There appeared to be a tension between the practice of enforcing strict uniform policies and the way these practices are justified. While almost all policies include highly detailed regulations (some go as far as specifying the minimum length of girls’ skirts) and strict enforcement measures, justifications tend to focus on ‘soft’ values such as creating a sense of belonging and giving pupils self-confidence. We found it useful to analyse this in terms of Michel Foucault’s theorisation of different historical modes of power . When school uniforms were first introduced in the early modern period, they were what Foucault terms a technique of disciplinary power: one that ‘compares, differentiates, hierarchizes, homogenizes, excludes’. We still very much see this in how the policies homogenize dress while differentiating between girls and boys, creating hierarchies (prefects often wear special uniforms) and excluding those who do not conform.
In contrast, the justifications for these strict uniform policies are often cast in terms of what Foucault would call ‘governmentality’, a type of power that seeks to manage people with their consent instead of controlling them. The emphasis here is on how students will feel more included and improve their ‘human capital’ as a result of wearing uniforms – the uniform is justified not as a convenient tool of administration and control, but rather as a valuable part of the ‘product’ schools can offer parents.
Further analysis of the data set includes looking at the affordability of school uniforms, to what extent religious/philosophical beliefs are taken into account in the policies, and what is in place for pupils who identify as non-binary or who are in the process of transitioning gender. I hope to conduct research in schools that have involved pupils in decisions around uniforms.
I also hope to collaborate with researchers in other countries on school uniforms, dress codes, and appearance policies, so please get in touch if this interests you.
Finally, this project showed how it is possible to combine the teaching of qualitative data analysis software such as NVivo with actual data analysis providing a win-win for the academic and the students involved.
References and Further Reading
(2020) Denaturalising the discourse of competition in the graduate job market and the notion of employability: a corpus-based study of UK university websites, Critical Discourse Studies, 17:3, 260-291, DOI: 10.1080/17405904.2018.1546606
(2006) Graduates’ employment and the discourse of employability: a critical analysis, Journal of Education and Work, 19:4, 305-324, DOI: 10.1080/13639080600867083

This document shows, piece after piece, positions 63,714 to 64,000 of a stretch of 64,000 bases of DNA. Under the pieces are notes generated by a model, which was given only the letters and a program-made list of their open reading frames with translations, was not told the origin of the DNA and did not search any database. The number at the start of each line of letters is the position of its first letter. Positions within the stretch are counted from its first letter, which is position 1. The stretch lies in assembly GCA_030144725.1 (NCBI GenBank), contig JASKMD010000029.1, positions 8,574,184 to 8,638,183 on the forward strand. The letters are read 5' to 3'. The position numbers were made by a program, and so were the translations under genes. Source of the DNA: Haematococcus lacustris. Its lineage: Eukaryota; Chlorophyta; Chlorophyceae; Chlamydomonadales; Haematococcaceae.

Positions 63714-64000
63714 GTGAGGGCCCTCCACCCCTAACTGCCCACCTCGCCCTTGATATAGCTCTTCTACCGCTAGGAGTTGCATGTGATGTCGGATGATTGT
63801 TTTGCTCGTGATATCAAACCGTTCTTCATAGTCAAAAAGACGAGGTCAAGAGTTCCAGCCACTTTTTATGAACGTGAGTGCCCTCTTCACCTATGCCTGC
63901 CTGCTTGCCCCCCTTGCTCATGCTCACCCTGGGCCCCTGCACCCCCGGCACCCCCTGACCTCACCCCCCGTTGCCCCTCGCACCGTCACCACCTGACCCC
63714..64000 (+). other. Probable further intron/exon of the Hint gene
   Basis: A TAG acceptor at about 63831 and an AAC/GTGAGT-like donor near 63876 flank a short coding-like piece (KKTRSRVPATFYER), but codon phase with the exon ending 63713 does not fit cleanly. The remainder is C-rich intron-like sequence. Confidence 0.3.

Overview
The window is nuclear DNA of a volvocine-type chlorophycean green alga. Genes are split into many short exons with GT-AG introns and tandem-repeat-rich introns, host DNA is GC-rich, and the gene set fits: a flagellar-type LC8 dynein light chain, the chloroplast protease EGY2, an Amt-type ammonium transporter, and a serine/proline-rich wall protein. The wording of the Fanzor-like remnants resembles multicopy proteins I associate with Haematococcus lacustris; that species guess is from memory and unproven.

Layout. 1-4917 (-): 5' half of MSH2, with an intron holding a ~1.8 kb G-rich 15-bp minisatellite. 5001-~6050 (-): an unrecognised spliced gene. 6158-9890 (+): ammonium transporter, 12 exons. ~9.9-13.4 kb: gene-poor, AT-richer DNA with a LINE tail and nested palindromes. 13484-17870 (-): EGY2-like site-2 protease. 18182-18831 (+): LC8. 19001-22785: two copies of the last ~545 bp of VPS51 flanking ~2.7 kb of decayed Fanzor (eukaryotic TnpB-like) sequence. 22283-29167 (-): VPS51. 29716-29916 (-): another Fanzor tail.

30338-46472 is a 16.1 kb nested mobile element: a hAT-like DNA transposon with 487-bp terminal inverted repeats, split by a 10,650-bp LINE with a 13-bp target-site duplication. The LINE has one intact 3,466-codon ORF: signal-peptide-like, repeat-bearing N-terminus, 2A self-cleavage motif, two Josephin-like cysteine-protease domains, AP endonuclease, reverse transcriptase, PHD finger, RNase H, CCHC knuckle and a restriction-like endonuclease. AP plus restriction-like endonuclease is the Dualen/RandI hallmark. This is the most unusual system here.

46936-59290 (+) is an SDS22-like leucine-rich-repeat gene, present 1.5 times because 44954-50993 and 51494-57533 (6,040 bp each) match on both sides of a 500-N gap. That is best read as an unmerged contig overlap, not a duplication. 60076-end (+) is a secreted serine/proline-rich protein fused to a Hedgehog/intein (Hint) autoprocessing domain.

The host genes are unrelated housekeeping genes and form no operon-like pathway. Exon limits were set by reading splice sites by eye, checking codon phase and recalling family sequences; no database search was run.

The Power Thinker – Why Foucault’s work on power is more important than ever
School sends pupils home for wearing unpolishable shoes, no blazer and old footwear – Metro UK
Dr Rachel Shanks
Senior lecturer in the School of Education at the University of Aberdeen in Scotland
Dr Rachel Shanks is a senior lecturer in the School of Education at the University of Aberdeen in Scotland. She sits on the Executive Committee of the Scottish Educational Research Association (SERA) and is the link person with the Educational Studies Association of Ireland (ESAI). She is a co-convenor of EERA Network 6: Open Learning: Media, Environments and Cultures. Rachel is the Programme Director of the BA in Professional Development at the University of Aberdeen and regularly runs workshops on how to use NVivo. Her research interests fall into three main categories: professional learning and mentoring; digital technologies in education; and school uniform/dress code policies. Rachel is also a member of the British Educational Research Association (BERA) and is currently conducting research funded by BERA on teacher preparation and new teachers’ responses to teaching during the COVID-19 pandemic.
Graduate Student, St Andrews University
Kirsten is a graduate student studying Middle East, Caucasus, and Central Asian Security at St Andrews University. Her interests include social movements and post-conflict transitions.
Graduate Student, University College London
Annabelle is a graduate student in Health Humanities at UCL. Her interests include emancipatory education and student wellbeing, social and anthropological perspectives on mental health, and interdisciplinary research methods.
Graduate Student, University of Oxford
Jasper Friedrich is a graduate student at the Department of Politics and International Relations at the University of Oxford. He is interested in social and political theory, especially critical approaches and theories of power.